Antarctica iceberg SHOCK: Why are icebergs turning GREEN across Antarctica?

When icebergs break off from Antarctica, they typically glisten in a deep blue to white colour. But tales of green icebergs floating around parts of the icy continent have been told by sailors since at least the 1900s. Researchers from the University of Washington (UW), US, now claim to have cracked the mystery of the emerald-like icebergs. In a study published in the Journal of Geophysical Research: Oceans, researchers proposed the culprit behind the mysterious green tinge is iron oxide.

Glaciologists studying the phenomenon suspect significant amounts of iron oxide in rock dust from Antarctica’s mainland are trapped in the ice.

Iron oxide is a key element in the diet of phytoplankton, a microscopic plant-based organism, which forms various forms of marine bacteria and green algae.

Now, according to the UW study, the icebergs act like a delivery service of sorts, carrying iron oxide into those parts of the ocean where the element is scarce.

When the surface ice melts away from the iceberg, it releases the iron oxide which phytoplankton can then feed on.


Stephen Warren, a glaciologist at UW, said: “It’s like taking a package to the post office.

“The iceberg can deliver this iron out into the ocean far away, and then melt and deliver it to the phytoplankton that can use it as a nutrient.

“We always thought green icebergs were just an exotic curiosity, but now we think they may actually be important.”

Pure icebergs typically appear blue because the ice reflects more red light than blue light on the visible spectrum.


But the occasional oddity of green icebergs appearing on the horizon has prompted Professor Warren and his colleagues to investigate the mystery.

The researchers first obtained a sample of green ice during an Australian expedition in 1988, when they encountered a green iceberg near the Amery Ice Shelf on Antarctica’s east coast.

The green iceberg they found had a deep emerald-like hue to it, unlike anything the scientist has ever seen before.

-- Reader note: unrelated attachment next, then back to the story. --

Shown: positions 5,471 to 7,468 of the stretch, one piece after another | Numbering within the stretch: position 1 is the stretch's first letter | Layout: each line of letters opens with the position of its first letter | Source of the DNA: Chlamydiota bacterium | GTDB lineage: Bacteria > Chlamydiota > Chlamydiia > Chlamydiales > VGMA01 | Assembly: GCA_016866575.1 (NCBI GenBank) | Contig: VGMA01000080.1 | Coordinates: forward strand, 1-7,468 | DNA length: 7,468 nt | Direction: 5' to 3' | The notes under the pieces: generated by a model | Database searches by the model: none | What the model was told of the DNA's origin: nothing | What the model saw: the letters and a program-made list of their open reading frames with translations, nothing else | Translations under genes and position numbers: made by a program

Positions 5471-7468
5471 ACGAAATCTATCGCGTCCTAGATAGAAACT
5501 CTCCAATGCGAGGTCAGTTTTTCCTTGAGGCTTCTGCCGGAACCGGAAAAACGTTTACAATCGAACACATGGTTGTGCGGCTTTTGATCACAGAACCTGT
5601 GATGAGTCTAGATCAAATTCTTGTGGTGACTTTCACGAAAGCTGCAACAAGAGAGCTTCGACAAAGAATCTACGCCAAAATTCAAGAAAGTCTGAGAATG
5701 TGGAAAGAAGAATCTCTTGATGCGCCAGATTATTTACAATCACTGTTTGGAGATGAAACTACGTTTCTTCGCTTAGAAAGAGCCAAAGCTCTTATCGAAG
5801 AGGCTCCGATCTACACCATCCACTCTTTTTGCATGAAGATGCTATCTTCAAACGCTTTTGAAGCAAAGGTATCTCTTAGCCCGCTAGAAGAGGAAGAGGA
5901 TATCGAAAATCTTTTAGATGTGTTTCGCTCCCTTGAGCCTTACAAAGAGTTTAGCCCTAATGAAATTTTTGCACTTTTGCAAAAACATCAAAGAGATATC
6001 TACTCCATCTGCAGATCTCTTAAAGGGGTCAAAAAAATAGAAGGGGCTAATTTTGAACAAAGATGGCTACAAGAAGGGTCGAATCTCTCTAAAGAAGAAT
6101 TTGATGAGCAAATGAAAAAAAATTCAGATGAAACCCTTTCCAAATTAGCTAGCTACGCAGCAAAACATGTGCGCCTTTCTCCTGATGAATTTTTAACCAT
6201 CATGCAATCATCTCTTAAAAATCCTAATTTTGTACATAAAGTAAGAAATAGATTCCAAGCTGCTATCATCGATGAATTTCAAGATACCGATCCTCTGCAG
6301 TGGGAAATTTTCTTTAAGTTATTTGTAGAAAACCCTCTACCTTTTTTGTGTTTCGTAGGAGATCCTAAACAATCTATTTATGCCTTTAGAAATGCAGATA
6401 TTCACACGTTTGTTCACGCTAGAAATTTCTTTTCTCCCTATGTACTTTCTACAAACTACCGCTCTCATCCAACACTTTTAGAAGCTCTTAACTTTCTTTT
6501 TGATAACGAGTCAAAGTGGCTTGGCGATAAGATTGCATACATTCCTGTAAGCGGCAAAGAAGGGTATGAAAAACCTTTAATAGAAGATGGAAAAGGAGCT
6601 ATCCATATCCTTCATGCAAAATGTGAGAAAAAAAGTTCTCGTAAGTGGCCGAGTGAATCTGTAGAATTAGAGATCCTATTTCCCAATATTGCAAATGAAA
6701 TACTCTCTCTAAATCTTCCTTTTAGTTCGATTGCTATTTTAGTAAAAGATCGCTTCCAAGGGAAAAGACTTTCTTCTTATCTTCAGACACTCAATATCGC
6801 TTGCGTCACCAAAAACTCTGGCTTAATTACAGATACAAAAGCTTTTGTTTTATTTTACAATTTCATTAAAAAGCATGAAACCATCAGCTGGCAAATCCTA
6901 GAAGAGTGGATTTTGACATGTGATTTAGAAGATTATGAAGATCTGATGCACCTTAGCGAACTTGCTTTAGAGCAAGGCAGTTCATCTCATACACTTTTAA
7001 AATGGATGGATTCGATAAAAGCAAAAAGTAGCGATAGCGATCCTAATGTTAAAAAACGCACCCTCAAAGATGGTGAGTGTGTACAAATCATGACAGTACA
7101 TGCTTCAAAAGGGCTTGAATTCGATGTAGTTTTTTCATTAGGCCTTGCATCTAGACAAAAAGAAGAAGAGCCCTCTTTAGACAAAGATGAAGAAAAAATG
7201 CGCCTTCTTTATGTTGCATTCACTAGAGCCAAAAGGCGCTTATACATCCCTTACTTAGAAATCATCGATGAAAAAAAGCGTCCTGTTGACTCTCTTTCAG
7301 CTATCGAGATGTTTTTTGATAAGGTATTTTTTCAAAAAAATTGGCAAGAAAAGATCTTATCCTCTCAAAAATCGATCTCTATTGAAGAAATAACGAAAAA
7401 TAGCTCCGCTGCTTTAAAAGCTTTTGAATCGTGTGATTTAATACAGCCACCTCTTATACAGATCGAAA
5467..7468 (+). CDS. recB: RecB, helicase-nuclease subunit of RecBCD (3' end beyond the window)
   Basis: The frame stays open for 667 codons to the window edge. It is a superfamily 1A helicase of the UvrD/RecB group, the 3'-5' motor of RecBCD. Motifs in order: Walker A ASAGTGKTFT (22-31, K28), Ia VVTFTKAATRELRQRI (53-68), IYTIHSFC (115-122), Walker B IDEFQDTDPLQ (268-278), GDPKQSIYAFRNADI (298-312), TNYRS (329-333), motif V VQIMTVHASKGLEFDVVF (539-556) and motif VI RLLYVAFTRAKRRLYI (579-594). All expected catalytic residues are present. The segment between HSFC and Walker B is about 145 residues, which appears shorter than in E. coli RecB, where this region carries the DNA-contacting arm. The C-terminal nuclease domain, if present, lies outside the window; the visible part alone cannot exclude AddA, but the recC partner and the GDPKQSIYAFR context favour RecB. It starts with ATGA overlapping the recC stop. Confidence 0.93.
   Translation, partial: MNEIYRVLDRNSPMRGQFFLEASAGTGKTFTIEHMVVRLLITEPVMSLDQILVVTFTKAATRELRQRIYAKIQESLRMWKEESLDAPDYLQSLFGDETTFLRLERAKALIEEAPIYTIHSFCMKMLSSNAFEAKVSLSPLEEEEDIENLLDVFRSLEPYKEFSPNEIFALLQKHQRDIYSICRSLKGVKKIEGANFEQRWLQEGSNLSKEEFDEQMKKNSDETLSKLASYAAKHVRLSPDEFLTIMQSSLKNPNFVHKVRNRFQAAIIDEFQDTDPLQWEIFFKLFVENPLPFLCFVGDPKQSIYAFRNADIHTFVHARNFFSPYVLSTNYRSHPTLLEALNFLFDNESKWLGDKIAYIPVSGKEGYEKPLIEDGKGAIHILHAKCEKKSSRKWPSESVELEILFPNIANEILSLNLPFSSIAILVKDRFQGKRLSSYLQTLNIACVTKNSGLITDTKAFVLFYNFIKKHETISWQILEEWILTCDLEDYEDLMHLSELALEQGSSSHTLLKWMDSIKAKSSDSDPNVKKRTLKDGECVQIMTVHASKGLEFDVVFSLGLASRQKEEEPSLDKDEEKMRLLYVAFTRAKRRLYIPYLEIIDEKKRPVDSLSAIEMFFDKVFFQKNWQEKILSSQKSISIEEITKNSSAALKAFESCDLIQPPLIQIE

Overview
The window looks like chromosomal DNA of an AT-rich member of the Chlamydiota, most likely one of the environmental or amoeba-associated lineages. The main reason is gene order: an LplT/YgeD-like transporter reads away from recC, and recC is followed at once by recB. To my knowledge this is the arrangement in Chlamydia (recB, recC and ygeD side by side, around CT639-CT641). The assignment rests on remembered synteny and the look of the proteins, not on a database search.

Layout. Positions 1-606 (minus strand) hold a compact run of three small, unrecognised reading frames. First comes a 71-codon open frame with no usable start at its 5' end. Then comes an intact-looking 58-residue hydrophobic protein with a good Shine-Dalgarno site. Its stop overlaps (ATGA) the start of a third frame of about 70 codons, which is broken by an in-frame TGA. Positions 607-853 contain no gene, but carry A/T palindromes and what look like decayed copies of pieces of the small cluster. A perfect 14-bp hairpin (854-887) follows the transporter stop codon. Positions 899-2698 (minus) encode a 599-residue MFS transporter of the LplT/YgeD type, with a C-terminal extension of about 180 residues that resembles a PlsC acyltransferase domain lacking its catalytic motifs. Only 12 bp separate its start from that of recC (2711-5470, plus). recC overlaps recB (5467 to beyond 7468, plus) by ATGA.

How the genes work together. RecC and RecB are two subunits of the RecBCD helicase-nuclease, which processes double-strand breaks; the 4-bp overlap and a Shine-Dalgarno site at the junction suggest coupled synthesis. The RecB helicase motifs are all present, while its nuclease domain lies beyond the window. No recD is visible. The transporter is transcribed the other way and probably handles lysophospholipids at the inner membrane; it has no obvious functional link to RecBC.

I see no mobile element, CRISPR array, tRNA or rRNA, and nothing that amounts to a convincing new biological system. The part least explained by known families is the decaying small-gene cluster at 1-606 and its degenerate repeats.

Professor Warren said: “When we climbed up on that iceberg, the most amazing thing was actually not the colour, but rather the clarity.


“This ice had no bubbles. It was obvious that it was not ordinary glacier ice.”

Icebergs typically form when consecutive layers of snow build up and solidify over long periods of time, creating pockets of our in-between.

In Antarctica, however, some icebergs form so-called marine ice – ocean water frozen to the bottom of an under-hanging ice shelf.

These particulate ice shelves do not have air pockets to reflect light and these are the parts which turn green.

The study notes: “The marine‐ice part of such icebergs is clear, dark, and often green in colour, because red or yellow particles from the seawater, in combination with the blue of ice, can shift the colour to green.

“Previously, dissolved organic carbon had been proposed to be responsible for the green colour.

“The recent finding of large concentrations of iron in marine ice from the Amery Ice Shelf suggests that the colour of green icebergs is caused more by iron‐oxide minerals.

“These icebergs travel great distances from their origin; when they melt they can deliver iron as a nutrient to the Southern Ocean.”


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